A western or gunslinger movie isn’t complete without a ghost town and the requisite tumbleweeds rolling across the forlorn landscape.
But on New Year’s Eve, the sight of tumbleweeds along a Washington state highway looked like something along the lines of a sci-fi horror flick than that of the American West.
Watch to learn more about the situation below!
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Video credit: Rumble
State Route 240 in Washington saw a stretch of highway three football fields long turn into a virtual flood of tumbleweeds, some of them 30 feet high, that entombed cars and trucks for several hours. The event led astonished authorities to call it “Tumblegeddon.”
Stranded drivers started making 911 calls around 6:30 p.m. on December 31 on a stretch of highway near Richland, about 200 miles southeast of Seattle in a more arid part of the state.
Trooper Chris Thorson of the Washington State Patrol said, “The accumulation was beyond belief. I’ve worked here in southeastern Washington State for over 20 years. We always experience high winds and tumbleweeds rolling down the road, but I’ve never seen an accumulation like this before.”
Washington State Department of Transportation crews had to use both snowplows and their hands to clear out the tumbleweeds. About 20 miles of highway had to be closed so that crews could work on clearing the road.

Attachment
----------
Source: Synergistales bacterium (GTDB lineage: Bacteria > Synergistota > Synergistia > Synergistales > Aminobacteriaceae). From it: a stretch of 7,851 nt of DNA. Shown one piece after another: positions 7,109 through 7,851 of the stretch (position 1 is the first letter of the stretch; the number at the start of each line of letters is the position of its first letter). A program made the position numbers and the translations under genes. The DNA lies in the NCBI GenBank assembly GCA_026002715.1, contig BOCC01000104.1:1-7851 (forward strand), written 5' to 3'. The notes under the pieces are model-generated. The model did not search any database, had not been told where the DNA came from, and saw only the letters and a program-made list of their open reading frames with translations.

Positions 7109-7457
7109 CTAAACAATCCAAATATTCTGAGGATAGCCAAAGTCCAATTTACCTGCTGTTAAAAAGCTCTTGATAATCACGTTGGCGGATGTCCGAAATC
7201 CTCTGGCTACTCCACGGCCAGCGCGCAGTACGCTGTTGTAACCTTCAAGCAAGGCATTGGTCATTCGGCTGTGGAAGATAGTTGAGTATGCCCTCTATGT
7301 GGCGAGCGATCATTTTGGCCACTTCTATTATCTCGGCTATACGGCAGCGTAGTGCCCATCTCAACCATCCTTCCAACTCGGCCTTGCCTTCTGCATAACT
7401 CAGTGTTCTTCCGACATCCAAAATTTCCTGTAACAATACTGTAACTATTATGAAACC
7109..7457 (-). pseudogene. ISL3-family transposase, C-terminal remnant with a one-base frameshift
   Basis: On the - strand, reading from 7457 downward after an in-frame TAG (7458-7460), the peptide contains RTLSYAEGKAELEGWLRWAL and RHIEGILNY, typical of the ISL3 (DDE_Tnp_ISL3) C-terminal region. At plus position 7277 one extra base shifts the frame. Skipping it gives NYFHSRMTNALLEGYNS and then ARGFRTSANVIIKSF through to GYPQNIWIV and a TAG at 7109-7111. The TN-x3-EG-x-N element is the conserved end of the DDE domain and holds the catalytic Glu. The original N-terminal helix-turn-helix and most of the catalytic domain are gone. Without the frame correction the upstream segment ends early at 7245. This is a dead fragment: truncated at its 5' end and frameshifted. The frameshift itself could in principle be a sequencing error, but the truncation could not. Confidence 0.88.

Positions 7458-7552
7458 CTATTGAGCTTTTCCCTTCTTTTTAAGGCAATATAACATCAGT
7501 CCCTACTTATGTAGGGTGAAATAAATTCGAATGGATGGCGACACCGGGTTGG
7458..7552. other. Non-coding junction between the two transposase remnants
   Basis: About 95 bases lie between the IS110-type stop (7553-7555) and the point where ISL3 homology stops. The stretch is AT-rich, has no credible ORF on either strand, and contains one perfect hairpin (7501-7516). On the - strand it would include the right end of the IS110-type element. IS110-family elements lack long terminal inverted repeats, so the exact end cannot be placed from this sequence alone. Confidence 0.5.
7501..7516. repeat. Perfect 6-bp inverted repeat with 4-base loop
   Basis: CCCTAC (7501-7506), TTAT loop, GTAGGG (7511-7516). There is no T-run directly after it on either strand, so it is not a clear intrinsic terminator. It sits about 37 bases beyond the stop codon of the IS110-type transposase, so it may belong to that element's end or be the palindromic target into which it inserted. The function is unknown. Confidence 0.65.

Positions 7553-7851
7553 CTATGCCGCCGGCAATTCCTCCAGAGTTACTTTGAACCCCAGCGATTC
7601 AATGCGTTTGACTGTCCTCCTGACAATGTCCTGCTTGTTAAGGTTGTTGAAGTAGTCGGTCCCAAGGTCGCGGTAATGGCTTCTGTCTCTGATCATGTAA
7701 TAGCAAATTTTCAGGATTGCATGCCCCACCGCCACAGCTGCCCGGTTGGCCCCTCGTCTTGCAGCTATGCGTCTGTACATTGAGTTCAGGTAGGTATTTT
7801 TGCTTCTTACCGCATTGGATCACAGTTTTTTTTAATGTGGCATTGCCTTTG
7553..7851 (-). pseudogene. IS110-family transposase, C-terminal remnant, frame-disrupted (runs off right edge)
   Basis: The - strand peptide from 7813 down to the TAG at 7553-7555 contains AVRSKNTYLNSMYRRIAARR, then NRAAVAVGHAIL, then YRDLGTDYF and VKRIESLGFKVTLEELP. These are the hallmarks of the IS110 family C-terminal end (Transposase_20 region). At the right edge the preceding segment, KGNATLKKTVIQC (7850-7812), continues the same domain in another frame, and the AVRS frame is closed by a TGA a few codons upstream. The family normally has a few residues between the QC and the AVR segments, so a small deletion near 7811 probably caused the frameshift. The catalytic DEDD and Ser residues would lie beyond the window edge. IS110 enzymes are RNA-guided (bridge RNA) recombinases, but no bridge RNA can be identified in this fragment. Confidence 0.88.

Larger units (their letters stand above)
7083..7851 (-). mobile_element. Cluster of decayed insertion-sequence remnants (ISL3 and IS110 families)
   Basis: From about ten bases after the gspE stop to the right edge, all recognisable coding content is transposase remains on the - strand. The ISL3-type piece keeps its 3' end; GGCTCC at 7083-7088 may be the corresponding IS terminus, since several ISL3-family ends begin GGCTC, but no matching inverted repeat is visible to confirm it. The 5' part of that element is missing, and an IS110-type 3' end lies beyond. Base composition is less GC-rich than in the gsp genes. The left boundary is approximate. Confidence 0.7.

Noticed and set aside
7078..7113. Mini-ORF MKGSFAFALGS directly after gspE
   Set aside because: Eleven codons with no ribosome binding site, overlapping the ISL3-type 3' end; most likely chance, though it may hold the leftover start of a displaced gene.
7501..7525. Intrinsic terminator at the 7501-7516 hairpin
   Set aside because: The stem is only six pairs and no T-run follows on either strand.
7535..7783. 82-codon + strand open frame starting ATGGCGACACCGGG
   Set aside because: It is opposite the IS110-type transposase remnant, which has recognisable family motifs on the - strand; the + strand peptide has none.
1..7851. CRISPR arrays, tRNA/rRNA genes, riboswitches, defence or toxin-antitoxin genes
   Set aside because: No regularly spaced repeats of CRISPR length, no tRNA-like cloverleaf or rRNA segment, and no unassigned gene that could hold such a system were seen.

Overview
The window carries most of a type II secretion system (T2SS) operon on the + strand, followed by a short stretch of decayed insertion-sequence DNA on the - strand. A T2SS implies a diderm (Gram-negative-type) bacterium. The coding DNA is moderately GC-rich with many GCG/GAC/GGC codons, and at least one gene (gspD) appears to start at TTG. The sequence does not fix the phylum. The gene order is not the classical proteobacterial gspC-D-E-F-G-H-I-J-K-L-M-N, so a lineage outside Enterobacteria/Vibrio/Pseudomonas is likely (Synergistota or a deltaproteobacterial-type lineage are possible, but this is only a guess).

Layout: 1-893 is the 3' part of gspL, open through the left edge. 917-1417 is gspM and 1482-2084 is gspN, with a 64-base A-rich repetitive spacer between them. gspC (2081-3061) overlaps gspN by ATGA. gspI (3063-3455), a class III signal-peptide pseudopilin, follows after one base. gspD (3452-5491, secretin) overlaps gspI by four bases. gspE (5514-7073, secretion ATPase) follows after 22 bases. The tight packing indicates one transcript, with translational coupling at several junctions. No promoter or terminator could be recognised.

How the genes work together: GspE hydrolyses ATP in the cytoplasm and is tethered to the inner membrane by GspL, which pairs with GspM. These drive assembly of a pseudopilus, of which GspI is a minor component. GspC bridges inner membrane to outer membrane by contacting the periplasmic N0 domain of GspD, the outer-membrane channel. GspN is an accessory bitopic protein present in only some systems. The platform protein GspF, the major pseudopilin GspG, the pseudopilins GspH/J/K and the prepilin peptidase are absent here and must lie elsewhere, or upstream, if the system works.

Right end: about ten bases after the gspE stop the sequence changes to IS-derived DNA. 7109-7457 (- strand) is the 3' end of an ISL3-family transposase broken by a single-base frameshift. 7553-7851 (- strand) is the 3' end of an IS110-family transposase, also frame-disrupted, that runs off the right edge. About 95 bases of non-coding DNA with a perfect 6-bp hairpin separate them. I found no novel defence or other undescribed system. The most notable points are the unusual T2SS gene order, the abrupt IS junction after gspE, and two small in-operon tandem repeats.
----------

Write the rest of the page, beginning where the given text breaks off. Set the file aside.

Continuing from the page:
In all, it took 10 hours to clear the tumbleweeds, said, Thorson. A few drivers were stuck in their vehicles until midnight.
“If you can imagine that way to ring in the New Year,” Mr. Thorson said.
Because the tumbleweed storm occurred on a stretch of highway near the Hanford Nuclear Reservation, known for its part in the Manhattan Project, “Some people are calling them nuclear tumbleweeds,” Mr. Thorson said.
But according to David Mosley, a spokesman for Washington’s Department of Transportation, the area has a desert climate and has been known for its tumbleweeds and whipping dust.
“We’ve had issues in the past but we’ve never seen them come this quick,” he said. “We’re talking a real quick overnight stacking.”
Occurrences such as the one in Washington state usually happen when a dense patch of tumbleweeds ripen and then high winds cause them to break off at the same time, said Jeffrey Dukes, a professor of forestry and natural resources at Purdue University.
“It’s unusual when something like this happens, but we do hear stories like this from time to time,” he said.
Once the tumbleweeds started rolling down the 40-foot berms, drivers decided to pull over because it was getting hard to see. Thorson said that it was a smart move but ironically, the stopped cars also provided a barrier that prevented the tumbleweeds from rolling into the desert and they continued to pile up.
Thorson said that one car was even buried for eight hours.
“Luckily, no one was in it,” he said.